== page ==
A leading Irish historian has expressed concern that Ireland’s current friendship with Britain may curtail the centenary celebrations of the Easter Rising.
There has been an increased concern by some groups in Ireland that the memories of the men and women who fought for their country nearly a hundred years ago, will not be properly honoured because of Ireland’s current strong relationship with Britain.
Dr Brian P Murphy, a leading author on Irish history, was speaking at the annual Liam Lynch Commemoration Ceremony in Fermoy, County Cork (Lynch was an Irish nationalist soldier who died fighting for the Free State Army in the Civil War). Dr Murphy warned that Ireland must not be afraid to celebrate their past and the current bond between Ireland and Britain is not reason to forget the sacrifices made by the Irish nationalists of the early 20th century.
Dr Murphy is a regular speaker on matters regarding Irish history. He is the author of ‘Patrick Pearse and the Lost Republican Ideal’ and ‘The Origins and Organisation of British Propaganda in Ireland’.
The 100 year centenary of the Easter Rising will take place in less than two years’ time. It was one of the key events in Irish history.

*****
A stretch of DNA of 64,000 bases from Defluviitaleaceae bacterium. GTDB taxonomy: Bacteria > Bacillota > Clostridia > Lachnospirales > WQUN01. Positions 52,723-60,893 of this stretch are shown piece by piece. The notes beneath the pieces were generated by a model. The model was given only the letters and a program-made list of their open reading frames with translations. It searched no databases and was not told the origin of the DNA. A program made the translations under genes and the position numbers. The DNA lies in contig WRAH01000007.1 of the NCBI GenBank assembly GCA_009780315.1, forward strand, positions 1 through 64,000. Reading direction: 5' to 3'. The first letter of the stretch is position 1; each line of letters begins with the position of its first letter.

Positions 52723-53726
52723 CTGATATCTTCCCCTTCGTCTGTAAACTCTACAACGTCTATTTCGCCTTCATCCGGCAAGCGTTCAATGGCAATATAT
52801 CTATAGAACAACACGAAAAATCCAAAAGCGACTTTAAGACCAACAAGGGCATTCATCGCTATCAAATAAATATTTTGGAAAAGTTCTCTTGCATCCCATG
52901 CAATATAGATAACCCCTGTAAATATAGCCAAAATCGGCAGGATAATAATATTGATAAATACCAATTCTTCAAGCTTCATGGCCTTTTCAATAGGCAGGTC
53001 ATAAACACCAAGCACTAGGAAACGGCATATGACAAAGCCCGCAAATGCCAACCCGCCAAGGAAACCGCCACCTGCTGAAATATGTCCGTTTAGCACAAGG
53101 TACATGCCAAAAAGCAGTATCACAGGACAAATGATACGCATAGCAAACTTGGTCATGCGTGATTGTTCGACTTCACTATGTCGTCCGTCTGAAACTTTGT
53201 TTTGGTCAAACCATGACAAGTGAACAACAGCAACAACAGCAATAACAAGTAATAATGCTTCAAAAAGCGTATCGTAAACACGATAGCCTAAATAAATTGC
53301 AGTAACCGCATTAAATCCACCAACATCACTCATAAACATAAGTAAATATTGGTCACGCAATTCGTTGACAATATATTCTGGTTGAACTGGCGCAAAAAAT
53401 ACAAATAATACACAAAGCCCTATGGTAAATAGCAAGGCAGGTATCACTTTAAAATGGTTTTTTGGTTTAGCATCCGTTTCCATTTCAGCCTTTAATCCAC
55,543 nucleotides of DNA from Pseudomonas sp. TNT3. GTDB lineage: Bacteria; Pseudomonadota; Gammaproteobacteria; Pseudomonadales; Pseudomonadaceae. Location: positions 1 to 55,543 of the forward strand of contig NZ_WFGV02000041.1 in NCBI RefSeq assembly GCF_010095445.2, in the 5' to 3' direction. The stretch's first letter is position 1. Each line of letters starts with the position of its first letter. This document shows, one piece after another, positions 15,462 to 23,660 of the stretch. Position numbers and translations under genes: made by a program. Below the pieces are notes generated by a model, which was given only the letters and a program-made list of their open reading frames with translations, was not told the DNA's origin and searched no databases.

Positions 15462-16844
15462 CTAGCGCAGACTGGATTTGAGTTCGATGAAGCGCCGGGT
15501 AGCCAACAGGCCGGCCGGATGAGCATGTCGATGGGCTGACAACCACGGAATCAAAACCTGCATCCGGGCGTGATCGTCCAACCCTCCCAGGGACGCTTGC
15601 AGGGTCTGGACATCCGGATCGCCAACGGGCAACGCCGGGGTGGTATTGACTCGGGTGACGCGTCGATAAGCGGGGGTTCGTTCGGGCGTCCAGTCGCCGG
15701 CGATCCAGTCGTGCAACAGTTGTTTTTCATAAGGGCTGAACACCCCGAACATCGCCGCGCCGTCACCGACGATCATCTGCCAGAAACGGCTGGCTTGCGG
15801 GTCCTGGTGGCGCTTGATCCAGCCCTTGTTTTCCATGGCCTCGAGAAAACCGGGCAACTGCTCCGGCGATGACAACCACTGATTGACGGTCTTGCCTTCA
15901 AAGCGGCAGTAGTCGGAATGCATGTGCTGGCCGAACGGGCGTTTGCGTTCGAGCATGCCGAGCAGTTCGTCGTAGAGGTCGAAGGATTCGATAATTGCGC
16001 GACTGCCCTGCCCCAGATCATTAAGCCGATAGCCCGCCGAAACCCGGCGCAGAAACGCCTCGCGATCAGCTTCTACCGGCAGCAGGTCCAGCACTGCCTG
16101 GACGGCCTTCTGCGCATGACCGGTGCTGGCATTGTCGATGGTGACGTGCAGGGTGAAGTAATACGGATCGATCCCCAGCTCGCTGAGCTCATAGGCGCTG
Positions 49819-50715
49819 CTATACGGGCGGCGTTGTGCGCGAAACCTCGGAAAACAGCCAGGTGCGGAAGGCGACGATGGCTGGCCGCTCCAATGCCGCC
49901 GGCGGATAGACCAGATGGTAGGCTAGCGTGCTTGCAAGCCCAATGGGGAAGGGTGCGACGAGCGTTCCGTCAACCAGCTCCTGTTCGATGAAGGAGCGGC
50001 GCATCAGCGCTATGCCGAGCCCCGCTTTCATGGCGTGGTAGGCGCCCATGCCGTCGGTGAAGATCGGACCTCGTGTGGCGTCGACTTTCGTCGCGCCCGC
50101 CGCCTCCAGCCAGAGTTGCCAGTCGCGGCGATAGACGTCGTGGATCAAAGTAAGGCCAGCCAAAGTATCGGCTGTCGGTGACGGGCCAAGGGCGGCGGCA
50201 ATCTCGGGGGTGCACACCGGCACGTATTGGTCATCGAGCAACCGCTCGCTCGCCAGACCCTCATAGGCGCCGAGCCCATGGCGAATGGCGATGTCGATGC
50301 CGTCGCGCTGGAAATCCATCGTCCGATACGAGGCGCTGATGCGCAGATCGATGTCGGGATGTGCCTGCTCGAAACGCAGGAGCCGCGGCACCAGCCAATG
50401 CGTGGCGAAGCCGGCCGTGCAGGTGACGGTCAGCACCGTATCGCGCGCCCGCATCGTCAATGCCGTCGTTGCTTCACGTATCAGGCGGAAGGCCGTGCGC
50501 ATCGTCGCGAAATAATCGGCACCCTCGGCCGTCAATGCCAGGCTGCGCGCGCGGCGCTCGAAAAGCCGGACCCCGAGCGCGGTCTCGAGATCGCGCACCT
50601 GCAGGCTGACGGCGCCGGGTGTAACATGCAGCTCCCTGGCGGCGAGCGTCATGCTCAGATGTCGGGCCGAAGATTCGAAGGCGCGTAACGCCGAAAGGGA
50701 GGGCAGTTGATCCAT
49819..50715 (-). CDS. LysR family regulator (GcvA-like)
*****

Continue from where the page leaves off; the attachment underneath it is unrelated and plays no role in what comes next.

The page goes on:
On the 24th April 1916, a group of Irish nationalists seized the General Post Office in Dublin and several other city strongholds. They declared Ireland an independent republic, with Pádraic Pearse reading aloud the Proclamation of Independence.
It took five days of fighting before the Irish rebels reluctantly surrendered to the superior resources of the British Army. More than 1,500 were imprisoned, and 15 of the leaders were executed by firing squad.
Ireland has since gained full independence from Britain, and the relationship between the two countries is now as strong as it has ever been.
Queen Elizabeth II visited Ireland in 2011
Queen Elizabeth II visited Ireland in 2011, the first visit by a British monarch since the country had become an independent republic. She bowed her head at the Garden of Remembrance in Dublin and conceded that: “It would have been better if some action in the past had been done differently, or maybe not at all.”
The admission was welcomed by the Irish public, and given the queen’s position, it was the closest thing Ireland would ever get in regards of an apology from Britain.
During their terms as Irish President, Mary Robinson and Mary McAleese were both invited by the queen to attend ceremonies in Britain.
Most citizens from both sides of the Irish Sea have welcomed the improved relationship between the two nations.
However, Dr P Murphy has urged the Ireland not to let this get in the way of properly honouring those that fought and died for the freedom of their country. The Easter Rising was possibly the most important event in Ireland’s history.
He said: “These developments provide a clear indication that a final refining and resolving of Ireland’s relationship with England may well be resolve by peaceful means if the political will is there.” He went on to stress though that the history and facts of Ireland’s struggle must be remembered fully, and not portrayed in “a less than authentic manner”.
Dr Murphy’s views echoed President Michael Higgins’ recent comment that the “improved Anglo Irish relations should not lead to amnesia about the past”.